I recently evaluated a patient with lateral foot/ankle pain that another PT had recently treated. The injury was previously diagnosed as a lateral ankle sprain, even though the injury had occurred over a year ago. As some of you may be aware, I wrote a similar post several months ago regarding a "chronic calf strain." In both cases, the length of time since injury should have been a major clue.
Sprains and strains should recover within several weeks. Injuries and pain that persist are significant sign of pain containing a neural component. Some other subjective and objective exam findings that can help you clue in on this include: pain of a vague presentation, reproduction of pain with neural tension, and the presence of pain proximally. The patient I examined had all of these factors. The pain was located all over the lateral foot and ankle area (not a specific spot like most musculoskeletal compliants). The patient had some mild back pain and a job that requires prolonged desk work. Finally, the patient's pain was reproduced with a SLR biasing the common peroneal nerve.
It should be pretty apparent that the patient wasn't simply suffering from an ankle sprain from a year ago, based solely off the subjective. Time frame from injury can be a good clue. I should point out that the patient did not report back pain, even after initial questioning. Typically, I have to repeatedly ask patients about any back pain or history of back pain. Many people consider back pain a part of normal aging and not worth reporting. This is where having a thorough and systematic evaluation can come into play. I typically advocate the Selective Functional Movement Assessment (SFMA) as it forces you to look at the whole body in examination. Significantly dysfunctional and/or painful spinal mobility can be identified here and play a role in your treatment decision. Even if the patient had denied back pain and none was found in examination, the presence of spinal mobility deficits is likely pertinent and should be addressed.
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A few months back I wrote a differential diagnosis POST discussing the intermediate dorsal cutaneous nerve vs. ATFL sprain. Last week I was working with a gentleman 4 weeks post inversion ankle sprain. The patient's subjective report: "My strength and ROM have significantly improved. I have minimal pain except a burning sensation on the top of my outer three toes." The burning sensation was increased with palpation and single leg weight bearing.
A common peroneal nerve stress test (SLUMP test while biasing the foot and ankle in PF/IN) revealed reproduction of the patient's symptoms. The symptoms met the 3 criteria for positive neural tension: 1. side to side difference 2. reproduction of the patient's symptoms 3. changes with a distant component.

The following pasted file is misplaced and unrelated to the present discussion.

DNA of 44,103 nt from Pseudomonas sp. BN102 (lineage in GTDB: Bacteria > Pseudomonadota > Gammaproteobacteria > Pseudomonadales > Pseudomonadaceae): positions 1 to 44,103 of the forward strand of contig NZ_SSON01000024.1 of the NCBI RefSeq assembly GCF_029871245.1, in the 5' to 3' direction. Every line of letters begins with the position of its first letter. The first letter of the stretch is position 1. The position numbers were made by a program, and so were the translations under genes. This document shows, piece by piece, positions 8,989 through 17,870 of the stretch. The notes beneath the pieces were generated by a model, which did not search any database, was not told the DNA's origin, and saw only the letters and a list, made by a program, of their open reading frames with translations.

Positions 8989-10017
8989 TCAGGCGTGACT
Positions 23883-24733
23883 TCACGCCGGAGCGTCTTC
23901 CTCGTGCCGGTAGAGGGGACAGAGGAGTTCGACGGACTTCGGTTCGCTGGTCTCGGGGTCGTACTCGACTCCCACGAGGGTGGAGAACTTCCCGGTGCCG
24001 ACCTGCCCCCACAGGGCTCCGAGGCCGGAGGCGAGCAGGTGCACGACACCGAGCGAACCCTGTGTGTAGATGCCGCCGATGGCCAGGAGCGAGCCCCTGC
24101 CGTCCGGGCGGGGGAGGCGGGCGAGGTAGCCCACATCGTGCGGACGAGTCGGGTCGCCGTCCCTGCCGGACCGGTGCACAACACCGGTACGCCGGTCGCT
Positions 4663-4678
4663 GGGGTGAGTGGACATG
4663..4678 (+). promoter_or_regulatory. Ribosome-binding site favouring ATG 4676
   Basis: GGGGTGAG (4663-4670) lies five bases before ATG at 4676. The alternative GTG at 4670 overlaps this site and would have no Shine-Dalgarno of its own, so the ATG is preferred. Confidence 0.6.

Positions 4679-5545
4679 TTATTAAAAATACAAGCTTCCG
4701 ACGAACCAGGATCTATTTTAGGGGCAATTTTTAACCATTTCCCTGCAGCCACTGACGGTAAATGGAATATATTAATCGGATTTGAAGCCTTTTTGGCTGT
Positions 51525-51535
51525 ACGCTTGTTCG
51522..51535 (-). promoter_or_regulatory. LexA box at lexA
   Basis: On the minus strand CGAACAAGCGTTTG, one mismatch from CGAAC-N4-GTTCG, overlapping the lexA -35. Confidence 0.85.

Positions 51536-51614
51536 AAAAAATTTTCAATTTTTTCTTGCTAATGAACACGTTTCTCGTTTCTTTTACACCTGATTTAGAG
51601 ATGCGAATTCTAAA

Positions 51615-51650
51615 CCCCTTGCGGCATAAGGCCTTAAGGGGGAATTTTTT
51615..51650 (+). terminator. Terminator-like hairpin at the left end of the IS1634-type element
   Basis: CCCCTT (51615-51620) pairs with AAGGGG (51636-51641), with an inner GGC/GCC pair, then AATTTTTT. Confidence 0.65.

How do you treat peripheral nerve tension?
The keys to treating nerve tension are:
1. Mobilization/manipulation of the joints which the nerve passes
2. Nerve gliding/sliding exercises
3. Soft tissue mobilization
4. Light endurance exercises.
My daily treatment to give you an idea how to treat common peroneal nerve tension:
First, I manipulated the mid-thoracic spine to mobilize the sympathetic nervous system.
Then I reassessed the asterisk sign. Symptoms improved (SLUMP test with PF/IN bias), but were not abolished.
Next, I manipulated L4-L5 to further mobilize the common peroneal nerve.
Reassessing the asterisk sign completely relieved the patient's symptoms.
Third, I addressed talocrural joint mobility since the joint was hypomobilie and affecting the ability to heel to toe strike
Fourth, I performed endurance and corrective exercises, I had the patient perform 15 minutes on the stationary bike, followed by two ankle mobility exercises, calf raises, and gait training on the treadmill promoting heel to toe progression and toe off.
Would you have done anything differently?
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A recent study was published in JOSPT that examined stiffness in the cervical spine in those with nonspecific neck pain and asymptomatic individuals. The results revealed a difference in stiffness between the two groups. This should come as little surprise to those with manual therapy background, but the methods may raise some concern. For example, the age range was quite large (18-55), which may allow for significant differences in normal "stiffness" based on age-related degeneration. Interestingly, a standardized device was used for measuring how much force was required to move a segment. While it helps to consistently apply the same force in assessment (reducing inter- and intra-rater reliability), the validity of what should constitute stiffness isn't as thoroughly established. However, the presence of a significant difference in stiffness still warrants inclusion of these results in our clinical reasoning.
Why there is a difference in stiffness isn't as clear. One theory is that with the perceived "pain," there is an increased level of tone in the surrounding muscles, limiting the motion at the spinal segments. What should be noted, however, is that there was no correlation between the magnitude of stiffness and the level of pain. This may be explained by modern pain science theory, where amount of dysfunction doesn't typically match the perceived amount of pain.
What is the impact of this study to us? It may be unlikely that we, as therapists, can manually detect the presence of stiffness in the cervical segments. That doesn't mean the findings are insignificant. The fact that there is a difference between the groups suggest there is potential for future assessment. Also, it appears to be another sign to enhance some previous research regarding the benefit of manual therapy combined with exercise improving mechanical neck pain. With patients with nonspecific neck pain demonstrating stiffness in the cervical spine, we should consider using a method to improve mobility restrictions in our plan of care. Identifying restrictions can be difficult, but using a standardized examination format can enhance our ability to detect overall mobility restrictions.